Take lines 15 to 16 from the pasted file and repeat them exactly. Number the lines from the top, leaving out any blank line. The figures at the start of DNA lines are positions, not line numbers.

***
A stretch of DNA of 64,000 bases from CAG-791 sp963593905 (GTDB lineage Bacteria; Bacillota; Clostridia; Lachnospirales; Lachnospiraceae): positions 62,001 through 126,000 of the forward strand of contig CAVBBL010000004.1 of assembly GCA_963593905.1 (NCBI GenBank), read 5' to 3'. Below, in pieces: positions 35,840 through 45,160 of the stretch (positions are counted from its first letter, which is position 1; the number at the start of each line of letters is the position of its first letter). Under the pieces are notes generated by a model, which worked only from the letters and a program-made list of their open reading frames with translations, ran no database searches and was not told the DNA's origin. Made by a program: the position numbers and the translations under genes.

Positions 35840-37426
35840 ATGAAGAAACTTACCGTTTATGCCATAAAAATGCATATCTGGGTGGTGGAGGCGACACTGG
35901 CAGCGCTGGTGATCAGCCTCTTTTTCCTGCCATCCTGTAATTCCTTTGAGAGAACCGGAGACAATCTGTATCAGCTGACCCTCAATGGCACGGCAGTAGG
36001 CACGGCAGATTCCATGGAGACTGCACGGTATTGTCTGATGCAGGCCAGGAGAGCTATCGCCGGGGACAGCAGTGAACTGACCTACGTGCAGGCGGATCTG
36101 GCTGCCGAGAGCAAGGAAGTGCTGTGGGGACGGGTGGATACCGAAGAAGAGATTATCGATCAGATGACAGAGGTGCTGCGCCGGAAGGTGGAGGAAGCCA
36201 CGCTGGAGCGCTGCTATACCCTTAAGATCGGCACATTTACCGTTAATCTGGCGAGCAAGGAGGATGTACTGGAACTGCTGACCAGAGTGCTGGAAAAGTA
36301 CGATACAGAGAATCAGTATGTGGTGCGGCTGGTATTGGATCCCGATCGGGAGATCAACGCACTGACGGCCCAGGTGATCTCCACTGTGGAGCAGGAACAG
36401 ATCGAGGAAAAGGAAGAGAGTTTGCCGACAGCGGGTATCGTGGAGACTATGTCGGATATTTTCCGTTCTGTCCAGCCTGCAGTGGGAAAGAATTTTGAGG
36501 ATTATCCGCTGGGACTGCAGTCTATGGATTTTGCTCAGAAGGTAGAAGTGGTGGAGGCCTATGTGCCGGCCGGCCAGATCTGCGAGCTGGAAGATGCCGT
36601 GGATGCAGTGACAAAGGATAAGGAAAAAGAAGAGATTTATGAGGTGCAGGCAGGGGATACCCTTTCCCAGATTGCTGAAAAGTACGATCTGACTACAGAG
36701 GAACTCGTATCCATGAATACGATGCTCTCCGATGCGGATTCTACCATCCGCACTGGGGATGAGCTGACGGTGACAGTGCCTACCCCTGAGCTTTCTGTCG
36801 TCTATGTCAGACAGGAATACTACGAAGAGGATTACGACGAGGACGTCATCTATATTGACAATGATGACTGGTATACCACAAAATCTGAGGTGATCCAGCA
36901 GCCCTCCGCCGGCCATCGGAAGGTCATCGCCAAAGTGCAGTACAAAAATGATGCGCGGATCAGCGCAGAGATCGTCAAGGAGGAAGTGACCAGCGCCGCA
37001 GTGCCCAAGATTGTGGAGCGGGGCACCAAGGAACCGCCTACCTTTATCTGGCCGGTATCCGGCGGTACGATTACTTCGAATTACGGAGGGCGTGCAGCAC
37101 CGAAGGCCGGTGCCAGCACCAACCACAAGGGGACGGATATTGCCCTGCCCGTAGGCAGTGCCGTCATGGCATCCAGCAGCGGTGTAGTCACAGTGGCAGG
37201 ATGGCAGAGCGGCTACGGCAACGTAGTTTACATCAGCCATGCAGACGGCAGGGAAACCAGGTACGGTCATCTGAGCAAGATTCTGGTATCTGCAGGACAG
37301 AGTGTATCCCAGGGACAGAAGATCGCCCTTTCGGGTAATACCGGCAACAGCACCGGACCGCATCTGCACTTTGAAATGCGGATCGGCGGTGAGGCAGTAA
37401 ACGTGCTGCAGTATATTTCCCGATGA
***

37001 GTGCCCAAGATTGTGGAGCGGGGCACCAAGGAACCGCCTACCTTTATCTGGCCGGTATCCGGCGGTACGATTACTTCGAATTACGGAGGGCGTGCAGCAC
37101 CGAAGGCCGGTGCCAGCACCAACCACAAGGGGACGGATATTGCCCTGCCCGTAGGCAGTGCCGTCATGGCATCCAGCAGCGGTGTAGTCACAGTGGCAGG